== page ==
CRESTVIEW — A sports complex's proposed site appears inadequate and might generate a $400,000 annual loss, but that doesn't mean death to the project.
The city still is researching feasibility of such a facility, said Council President Ben Iannucci III, who raised the concept of a sports complex — built and operated by a sports management company at no expense to Crestview taxpayers — early last year.
In addition to providing sports and recreational opportunities for locals, the complex would attract out-of-town traveling sports tournaments, he said.
He reported on recent communication with the Institute of Retired Professionals, tasked with conducting a feasibility study, at the Jan. 28 council meeting. Among preliminary findings, the group questioned the suggested location, an 18-acre city-owned tract of land behind the Brookmeade Drive public safety building.
"Their determination is it may not be big enough for what we're proposing," Iannucci said.
The group's early estimates indicate the facility would cost between $1 and $3 million.
"There are ways to get this paid for that won't come out of the taxpayers' pockets," Iannucci said.
The retired professionals estimated the complex itself had the potential to lose up to $400,000 a year, but it would generate revenues between $5 and $10 million annually for the city's hospitality industry, including hotels, restaurants and service providers.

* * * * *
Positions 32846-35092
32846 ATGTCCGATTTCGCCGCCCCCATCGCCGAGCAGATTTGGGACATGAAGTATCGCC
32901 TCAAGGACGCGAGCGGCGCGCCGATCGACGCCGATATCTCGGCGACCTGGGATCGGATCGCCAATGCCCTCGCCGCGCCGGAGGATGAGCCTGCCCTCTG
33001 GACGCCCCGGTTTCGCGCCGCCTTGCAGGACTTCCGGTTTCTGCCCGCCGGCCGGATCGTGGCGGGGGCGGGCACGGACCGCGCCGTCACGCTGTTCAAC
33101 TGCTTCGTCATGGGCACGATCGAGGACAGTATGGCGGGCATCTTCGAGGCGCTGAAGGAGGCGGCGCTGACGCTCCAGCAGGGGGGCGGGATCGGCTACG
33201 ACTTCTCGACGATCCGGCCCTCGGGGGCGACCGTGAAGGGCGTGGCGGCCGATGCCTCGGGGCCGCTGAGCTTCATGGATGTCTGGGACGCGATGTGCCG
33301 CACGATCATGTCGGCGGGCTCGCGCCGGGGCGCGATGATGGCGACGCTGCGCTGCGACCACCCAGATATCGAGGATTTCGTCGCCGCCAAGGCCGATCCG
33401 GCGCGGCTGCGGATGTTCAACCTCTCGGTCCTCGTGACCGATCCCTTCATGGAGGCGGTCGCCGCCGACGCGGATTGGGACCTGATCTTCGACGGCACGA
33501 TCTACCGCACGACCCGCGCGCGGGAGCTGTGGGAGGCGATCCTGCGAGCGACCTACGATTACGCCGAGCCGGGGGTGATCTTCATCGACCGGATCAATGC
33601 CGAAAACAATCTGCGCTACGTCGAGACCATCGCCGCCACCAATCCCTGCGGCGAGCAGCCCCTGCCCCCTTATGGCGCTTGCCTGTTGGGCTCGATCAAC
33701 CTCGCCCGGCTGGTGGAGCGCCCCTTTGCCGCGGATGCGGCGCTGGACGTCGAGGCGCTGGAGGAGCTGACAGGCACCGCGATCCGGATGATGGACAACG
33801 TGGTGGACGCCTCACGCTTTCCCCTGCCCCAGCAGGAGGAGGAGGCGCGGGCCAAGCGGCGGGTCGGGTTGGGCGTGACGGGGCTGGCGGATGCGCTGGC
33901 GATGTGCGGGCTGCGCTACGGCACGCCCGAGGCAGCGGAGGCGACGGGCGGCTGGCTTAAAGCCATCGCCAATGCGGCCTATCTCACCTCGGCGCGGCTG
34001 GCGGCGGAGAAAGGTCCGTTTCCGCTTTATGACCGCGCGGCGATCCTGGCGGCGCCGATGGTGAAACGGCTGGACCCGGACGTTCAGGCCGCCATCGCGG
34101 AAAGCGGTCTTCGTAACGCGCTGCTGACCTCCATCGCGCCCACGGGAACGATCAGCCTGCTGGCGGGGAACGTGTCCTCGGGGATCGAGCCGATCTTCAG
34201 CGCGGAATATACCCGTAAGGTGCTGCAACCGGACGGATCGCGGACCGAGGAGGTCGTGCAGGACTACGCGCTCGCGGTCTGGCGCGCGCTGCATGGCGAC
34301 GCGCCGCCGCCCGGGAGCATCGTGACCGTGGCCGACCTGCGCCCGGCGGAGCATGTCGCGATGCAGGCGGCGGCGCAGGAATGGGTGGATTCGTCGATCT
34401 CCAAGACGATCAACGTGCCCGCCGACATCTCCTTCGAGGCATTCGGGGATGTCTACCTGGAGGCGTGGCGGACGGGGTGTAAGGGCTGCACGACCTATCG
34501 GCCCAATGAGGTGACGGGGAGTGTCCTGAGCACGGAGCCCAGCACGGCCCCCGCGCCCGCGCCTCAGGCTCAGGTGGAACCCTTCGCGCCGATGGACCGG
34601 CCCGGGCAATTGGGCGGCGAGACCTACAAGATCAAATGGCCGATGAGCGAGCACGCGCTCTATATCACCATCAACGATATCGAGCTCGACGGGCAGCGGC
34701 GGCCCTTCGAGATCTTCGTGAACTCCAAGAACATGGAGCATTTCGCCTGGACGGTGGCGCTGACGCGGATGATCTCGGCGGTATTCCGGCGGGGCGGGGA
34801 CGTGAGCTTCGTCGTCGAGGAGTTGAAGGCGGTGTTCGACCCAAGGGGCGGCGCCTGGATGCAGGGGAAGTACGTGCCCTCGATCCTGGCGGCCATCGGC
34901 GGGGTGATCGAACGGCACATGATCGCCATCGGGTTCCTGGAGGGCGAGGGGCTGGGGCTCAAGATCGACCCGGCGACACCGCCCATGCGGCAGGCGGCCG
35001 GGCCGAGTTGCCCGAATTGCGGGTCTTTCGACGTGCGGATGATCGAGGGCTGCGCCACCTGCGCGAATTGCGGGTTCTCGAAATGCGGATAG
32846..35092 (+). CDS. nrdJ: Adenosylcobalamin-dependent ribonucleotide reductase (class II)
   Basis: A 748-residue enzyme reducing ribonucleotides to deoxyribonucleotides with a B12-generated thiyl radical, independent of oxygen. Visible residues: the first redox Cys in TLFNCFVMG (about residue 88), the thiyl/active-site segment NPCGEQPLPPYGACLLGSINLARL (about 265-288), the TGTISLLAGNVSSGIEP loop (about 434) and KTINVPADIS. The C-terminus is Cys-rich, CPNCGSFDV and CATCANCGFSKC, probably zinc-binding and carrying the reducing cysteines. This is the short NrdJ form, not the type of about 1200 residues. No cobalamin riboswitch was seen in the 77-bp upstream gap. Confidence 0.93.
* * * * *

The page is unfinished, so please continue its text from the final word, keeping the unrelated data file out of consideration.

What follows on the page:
The north county could use a sports complex, Councilman Charles Baugh Jr. said.
"We don't have enough recreational opportunities for our youth," he said. "Roughly, there's 40,000 people living in this area, and this is the county seat, so maybe we can get some partnership from the county to make this happen."
The project has drawn support from the county Economic Development Council.
"You've heard before that this would be an excellent development for the city and would contribute greatly to the quality of life in the area," EDC interim President Kay Rasmussen said.
RESTORE Act money — from BP's fines for the Deepwater Horizon oil spill — might apply to the sports complex project, Rasmussen said.
The institute will meet next week and soon will deliver a formal report on its findings and recommendations, Iannucci said.
Former Okaloosa County Tourism Development Council Director Mark Bellinger addressed the city council and the Community Redevelopment Agency in the spring of 2012 to advise on funding the project with a Crestview tourism development tax, or "bed tax," levied on guests at area hotels.
A sports complex that attracted more visitors to the community would be a permissible use of the tax, Bellinger said.
"The bed tax is a very strong option for you in the future if you decide to go down that road as a funding source for this type of development," Rasmussen said.
While researching the concept, the institute requested copies of a proposal for a combined community arts and sports facility presented to the agency by Rae Schwartz, representing Friends of the Arts and the Okaloosa Arts Alliance's Crestview area committee.
Contact News Bulletin Staff Writer Brian Hughes at 850-682-6524 or firstname.lastname@example.org. Follow him on Twitter @cnbBrian.